Have a drink with: Thomas Nashe
It was the merry month of February…
Ask him about: Valentine’s Day plans
Though he lived in Elizabethan England, Thomas Nashe was not an unfamiliar figure to modern thinking: in his twenties, Nashe was out of college, short on funds and trying to make it as a writer in London. It was a tough time for a writer without independent wealth or consistent patronage – plague outbreaks made life dangerous and, as a practical matter, often closed the theaters that called on writers for material. And while young Thomas was very talented, let’s face it: when you’re a freelance writer, no matter how good you are sometimes you’ve just gotta pay the bills. Sometimes having to “prostitute my pen in hope of gain” means writing corporate sales copy, sometimes it means ghostwriting, and yes, sometimes it means reluctantly writing raunchy poems about sex toys. Welcome to the Elizabethan Cialis ad.
Have a drink with: Lovestruck 19th C New Yorkers
Don’t do it, girls!
Ask them about: Victorian-era sexting
In 1893, the city of Baltimore got serious about keeping harmful and degenerate behavior out of its city parks. By which it meant it was tired of kids flirting on on public property, and forbade young couples from courting in the parks lest they offend public morals. The New York press seized on the opportunity to make fun of its southern neighbor, with the World quipping: “A man must not put his arm around a woman’s waist if he has scruples about being indicted…the affectionate and spooning throng have been informed of the terribleness of the fate that will overtake them if they are caught swapping gum or tootsy-wootsying within the park limits.” They also made sure to proudly note that, in New York, “joy is unconfined.” Nyah.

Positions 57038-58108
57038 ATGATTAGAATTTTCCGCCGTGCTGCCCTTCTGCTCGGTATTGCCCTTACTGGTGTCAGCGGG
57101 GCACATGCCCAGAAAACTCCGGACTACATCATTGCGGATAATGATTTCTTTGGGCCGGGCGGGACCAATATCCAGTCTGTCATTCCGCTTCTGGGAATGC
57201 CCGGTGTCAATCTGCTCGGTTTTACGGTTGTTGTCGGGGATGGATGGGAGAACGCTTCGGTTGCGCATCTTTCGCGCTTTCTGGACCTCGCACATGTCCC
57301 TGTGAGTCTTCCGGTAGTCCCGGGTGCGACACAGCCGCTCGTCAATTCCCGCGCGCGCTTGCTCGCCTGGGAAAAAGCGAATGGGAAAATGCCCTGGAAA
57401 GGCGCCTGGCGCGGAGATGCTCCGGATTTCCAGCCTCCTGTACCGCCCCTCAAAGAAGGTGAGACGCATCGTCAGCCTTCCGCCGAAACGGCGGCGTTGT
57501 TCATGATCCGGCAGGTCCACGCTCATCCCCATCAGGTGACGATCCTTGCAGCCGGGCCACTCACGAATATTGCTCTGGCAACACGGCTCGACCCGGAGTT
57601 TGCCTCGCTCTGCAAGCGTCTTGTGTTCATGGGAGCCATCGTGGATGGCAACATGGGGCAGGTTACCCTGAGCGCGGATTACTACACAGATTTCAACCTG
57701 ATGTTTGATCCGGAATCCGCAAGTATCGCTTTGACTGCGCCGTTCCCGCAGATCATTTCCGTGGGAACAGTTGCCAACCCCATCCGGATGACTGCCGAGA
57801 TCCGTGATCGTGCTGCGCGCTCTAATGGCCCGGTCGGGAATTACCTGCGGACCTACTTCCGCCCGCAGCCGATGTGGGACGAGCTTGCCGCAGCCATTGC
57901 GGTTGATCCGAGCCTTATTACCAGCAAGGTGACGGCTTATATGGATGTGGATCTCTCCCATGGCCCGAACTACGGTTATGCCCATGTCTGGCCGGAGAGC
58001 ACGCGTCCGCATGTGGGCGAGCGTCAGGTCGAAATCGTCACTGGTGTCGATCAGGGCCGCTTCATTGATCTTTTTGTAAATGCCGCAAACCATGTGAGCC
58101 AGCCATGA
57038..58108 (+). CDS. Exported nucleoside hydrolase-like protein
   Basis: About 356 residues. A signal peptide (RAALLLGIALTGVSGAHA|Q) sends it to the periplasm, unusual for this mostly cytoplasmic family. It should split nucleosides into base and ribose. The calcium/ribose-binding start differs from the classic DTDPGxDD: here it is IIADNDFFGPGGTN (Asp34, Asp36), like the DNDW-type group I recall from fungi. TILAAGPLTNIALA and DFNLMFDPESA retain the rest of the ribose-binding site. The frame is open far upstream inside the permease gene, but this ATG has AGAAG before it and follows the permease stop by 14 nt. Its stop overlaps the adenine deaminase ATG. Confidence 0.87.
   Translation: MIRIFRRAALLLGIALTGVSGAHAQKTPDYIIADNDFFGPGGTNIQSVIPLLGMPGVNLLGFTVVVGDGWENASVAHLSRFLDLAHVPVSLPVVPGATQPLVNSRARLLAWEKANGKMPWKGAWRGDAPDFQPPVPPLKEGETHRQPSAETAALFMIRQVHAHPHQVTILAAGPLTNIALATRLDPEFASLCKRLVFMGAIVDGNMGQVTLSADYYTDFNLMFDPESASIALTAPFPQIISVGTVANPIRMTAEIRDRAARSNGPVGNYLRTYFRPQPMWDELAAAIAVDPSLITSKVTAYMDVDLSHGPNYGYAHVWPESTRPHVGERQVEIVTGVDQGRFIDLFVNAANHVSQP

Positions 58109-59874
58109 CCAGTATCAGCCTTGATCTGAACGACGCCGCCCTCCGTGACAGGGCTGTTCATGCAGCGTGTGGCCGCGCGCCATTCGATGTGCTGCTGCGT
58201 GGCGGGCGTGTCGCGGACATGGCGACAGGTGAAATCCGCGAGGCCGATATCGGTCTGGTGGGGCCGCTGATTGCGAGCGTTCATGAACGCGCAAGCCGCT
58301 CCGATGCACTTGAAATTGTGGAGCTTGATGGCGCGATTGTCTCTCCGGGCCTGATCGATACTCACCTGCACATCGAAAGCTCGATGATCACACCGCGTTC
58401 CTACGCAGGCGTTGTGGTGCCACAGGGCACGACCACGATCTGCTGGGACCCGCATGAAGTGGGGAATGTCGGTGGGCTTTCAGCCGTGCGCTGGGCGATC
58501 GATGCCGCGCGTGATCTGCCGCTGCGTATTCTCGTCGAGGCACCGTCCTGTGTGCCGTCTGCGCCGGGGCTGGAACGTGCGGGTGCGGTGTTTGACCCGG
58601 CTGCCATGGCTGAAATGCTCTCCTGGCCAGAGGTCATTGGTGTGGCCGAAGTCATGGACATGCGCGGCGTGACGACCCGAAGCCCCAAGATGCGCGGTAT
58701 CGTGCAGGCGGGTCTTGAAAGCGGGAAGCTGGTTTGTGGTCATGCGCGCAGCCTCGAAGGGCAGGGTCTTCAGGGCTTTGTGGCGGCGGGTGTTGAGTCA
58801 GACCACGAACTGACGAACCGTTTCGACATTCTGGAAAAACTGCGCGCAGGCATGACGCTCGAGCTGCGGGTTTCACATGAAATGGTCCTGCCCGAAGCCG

Joy does have its limits, though. You may have earned the right to tootsy-wootsy in Central Park by now, but if we’ve told you once, we’ve told you a thousand times: NO SEXTING.
Have a drink with: Vinegar Valentines
You’re awful; I love you
Ask them about: Negging in the Victorian era
Is Valentine’s Day not for you? Are you sick to death of hearts and teddy bears? Can Starbucks shove its molten chocolate latte up its molten mermaid tail? Are you looking for something that more befits the holiday in our modern age, but maybe short of actually cheering for gangland murder?
Search no more, for here to the rescue is the heartless Internet troll of the 19th century: the insult comic valentine.